builder.AddSingleton<TInterface, TImpl>();
builder.AddSingleton<ITunaService, TunaFishSticks>(p => p.GetService<TunaFishSticks>());
builder.AddSingleton<IFishSticks, TunaFishSticks>(p => p.GetService<TunaFishSticks>());
builder.AddSingleton<TunaFishSticks, TunaFishSticks>();

Inferred Generics

The service registration must have a public interface type, and a private implementation type that is assignable to the public interface type. However, one or the other is often inferable given the context.

If the interface type and the implementation type are the same, then it only needs to be specified once. For example, imagine the class, WidgetService

public class WidgetService 

The type has no interface, and is going to be referenced directly as WidgetSource.


Service Resolution

The IDependencyBuilder can be built into a IDependencyProvider instance, which represents the actual service scope.

IDependencyProvider provider = builder.Build();

The IDependencyProvider is given all the service registrations from the IDependencyBuilder. Instead of allowing more services to. be registered, the IDependencyProvider allows services to be instantiated. For example, imagine that a type ITunaServicewas registered, then an instance could be acquired like this,

var tunaService = provider.GetService<ITunaService>();

The GetService<T>() function does not allow for any configuration to be given. The exact mechanism of the instantiation is hidden and cannot be altered. If there is configuration that needs to be given, it should have been configured in the registration phase.

Services are created lazily. If a service is registered in the dependency scope, but no code ever requires an instance of the service, then the service is never instantiated. Depending on the type of service, the GetService<T>() invocation will either create an instance, or use a previously cached instance of the requested service.

The IDependencyProvider has two other main functions, CanBuildService<T>, and Fork. The CanBuildService<T> function will return true of false depending on if the given scope is able to construct the requested type. The Fork function will fork the current scope and create a child scope.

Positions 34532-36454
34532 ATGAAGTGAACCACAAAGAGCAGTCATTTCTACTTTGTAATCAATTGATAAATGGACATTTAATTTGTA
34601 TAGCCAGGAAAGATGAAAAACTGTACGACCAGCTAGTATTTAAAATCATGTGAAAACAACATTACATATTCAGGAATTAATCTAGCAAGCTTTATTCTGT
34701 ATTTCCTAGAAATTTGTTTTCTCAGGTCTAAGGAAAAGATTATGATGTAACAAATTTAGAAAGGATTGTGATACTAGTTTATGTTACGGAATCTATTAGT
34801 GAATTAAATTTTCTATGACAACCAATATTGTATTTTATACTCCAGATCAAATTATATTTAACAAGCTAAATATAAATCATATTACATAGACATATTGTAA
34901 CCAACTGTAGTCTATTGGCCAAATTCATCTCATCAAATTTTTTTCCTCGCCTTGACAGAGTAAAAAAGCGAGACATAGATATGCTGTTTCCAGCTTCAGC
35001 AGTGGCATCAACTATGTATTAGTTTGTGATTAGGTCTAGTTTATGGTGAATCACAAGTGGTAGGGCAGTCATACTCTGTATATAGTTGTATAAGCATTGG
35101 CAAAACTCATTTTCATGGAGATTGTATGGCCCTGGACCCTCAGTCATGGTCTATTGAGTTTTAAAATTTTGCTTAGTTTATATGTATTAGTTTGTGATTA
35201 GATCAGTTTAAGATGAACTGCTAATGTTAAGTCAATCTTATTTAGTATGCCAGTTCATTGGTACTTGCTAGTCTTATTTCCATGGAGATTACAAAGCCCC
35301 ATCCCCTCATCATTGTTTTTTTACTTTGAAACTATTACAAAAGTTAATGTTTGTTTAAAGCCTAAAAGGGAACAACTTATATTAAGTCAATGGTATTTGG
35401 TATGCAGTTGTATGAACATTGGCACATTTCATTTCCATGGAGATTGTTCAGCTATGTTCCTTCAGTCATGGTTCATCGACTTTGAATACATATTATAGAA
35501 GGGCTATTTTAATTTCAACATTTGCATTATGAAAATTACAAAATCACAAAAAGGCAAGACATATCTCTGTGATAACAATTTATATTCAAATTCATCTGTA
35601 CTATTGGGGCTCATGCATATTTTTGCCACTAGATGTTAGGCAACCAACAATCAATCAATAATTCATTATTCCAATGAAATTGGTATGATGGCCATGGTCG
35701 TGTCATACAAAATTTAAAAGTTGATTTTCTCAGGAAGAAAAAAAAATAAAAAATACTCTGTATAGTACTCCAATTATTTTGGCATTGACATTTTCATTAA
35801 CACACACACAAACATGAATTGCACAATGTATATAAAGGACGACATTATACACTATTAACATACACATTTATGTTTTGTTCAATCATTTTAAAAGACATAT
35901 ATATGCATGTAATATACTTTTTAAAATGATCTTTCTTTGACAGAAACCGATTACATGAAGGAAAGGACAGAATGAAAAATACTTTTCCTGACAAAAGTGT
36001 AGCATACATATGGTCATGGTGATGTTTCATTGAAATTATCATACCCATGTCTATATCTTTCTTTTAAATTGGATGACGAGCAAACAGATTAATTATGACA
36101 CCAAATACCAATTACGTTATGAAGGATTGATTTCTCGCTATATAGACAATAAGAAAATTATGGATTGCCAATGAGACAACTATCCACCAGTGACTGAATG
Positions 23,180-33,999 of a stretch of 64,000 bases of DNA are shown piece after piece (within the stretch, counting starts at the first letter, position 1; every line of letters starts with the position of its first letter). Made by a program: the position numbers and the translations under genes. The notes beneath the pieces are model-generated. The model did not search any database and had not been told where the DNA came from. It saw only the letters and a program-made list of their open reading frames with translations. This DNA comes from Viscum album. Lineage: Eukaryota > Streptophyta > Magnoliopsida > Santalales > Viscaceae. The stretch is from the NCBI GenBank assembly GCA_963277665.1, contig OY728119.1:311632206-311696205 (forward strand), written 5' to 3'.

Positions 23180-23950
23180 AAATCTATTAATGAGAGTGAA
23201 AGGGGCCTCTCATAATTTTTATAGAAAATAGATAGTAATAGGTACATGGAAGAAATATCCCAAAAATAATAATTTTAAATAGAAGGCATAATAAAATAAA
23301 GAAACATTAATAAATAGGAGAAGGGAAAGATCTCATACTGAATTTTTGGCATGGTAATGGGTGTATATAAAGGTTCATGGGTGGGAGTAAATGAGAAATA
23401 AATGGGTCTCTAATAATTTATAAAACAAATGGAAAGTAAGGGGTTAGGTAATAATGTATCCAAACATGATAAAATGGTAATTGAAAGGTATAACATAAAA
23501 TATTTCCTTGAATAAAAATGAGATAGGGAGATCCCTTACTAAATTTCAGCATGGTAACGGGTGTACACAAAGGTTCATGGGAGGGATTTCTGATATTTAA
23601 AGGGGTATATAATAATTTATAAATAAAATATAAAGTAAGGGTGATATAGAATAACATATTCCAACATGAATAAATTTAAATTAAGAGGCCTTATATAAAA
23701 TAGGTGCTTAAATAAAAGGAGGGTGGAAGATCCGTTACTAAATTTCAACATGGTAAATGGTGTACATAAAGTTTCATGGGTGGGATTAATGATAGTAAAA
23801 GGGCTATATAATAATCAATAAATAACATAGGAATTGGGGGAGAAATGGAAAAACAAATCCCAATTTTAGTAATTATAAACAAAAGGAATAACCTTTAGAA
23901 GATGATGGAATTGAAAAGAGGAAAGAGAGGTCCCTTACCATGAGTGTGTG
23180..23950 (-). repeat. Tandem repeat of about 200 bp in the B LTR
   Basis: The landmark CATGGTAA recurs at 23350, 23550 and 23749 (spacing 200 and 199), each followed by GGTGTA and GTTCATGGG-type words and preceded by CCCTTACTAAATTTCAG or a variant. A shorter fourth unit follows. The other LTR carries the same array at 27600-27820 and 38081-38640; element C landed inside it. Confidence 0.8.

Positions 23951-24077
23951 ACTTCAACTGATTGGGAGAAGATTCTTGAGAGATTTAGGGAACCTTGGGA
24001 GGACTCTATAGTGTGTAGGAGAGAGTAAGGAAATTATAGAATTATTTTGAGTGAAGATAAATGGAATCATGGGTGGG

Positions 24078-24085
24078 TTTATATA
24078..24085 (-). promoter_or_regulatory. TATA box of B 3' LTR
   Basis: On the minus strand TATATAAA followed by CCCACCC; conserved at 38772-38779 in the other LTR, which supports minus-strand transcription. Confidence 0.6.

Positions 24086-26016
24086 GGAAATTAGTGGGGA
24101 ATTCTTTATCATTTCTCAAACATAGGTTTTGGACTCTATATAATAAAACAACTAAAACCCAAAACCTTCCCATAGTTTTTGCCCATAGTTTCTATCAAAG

In the example above, tunaService is actually an IDependencyProviderScope, which is the type that implements IDependencyProvider. The IDependencyProviderScope provides access to the service registration records, and parent/child scope information. Usually, the full control of IDependencyProviderScope is not required.

The Beamable SDK creates a IDependencyProviderScope for every BeamContext instance. The IDependencyProvider is available from the ServiceProvider property on the BeamContext. The code below shows how to access the ITunaService from a BeamContext.

var tunaService = BeamContext.Default.ServiceProvider.GetService<ITunaService>();

You can add services or modify the existing Beamable services by using .Custom Services.

Circular Dependencies

It is possible to create circular dependency chains that will cause stack overflow exceptions. Imagine two classes, Tom, and Jerry. They depend on each other to exist.

public class Tom {
 Jerry purpose;
 public Tom(Jerry mouse) {
  purpose = mouse;

public class Jerry {
  Tom purpose;
  public Jerry(Tom cat) {
   purpose = cat;

If the services are registered naively, as such,

var provider = builder.Build();

And then either Tom or Jerry were attempted to be instantiated,

var tom = provider.GetService<Tom>();

Then a stack overflow exception will occur. The exception happens because when the dependency scope resolves Tom, it will identify that the it needs an instance of Jerry, and it will use the service scope to resolve the instance of Jerry. However, when the instance of Jerry is resolving, it will see that it needs an instance of Tom. No instance of Tom has finished being created yet, and therefor, it will attempt to spawn a new one. The cycle will repeat until the computer hits the stack limit.

Generally speaking, designing circular dependencies should be avoided. However, sometimes they are either unavoidable, or the cost of avoiding them is too great. In those scenarios, a combination of custom factory functions and class redesign are required. Imagine that the Tom class is written slightly differently...

public class Tom {
  Jerry purpose => _provider.GetService<Jerry>();
  IDependencyProvider _provider;
  public Tom(IDependencyProvider provider) {
    _provider = provider;


IDependencyProvider is always available!

Even though the IDependencyProvider interface is not explicitly registered, it is always implicitly registered during the construction of the dependency scope.

Then, when Tom is instantiated, it does not require an instance of Jerry immediately. The instance of Jerry is deferred to when it will be used later in the system. This comes with major design trade offs.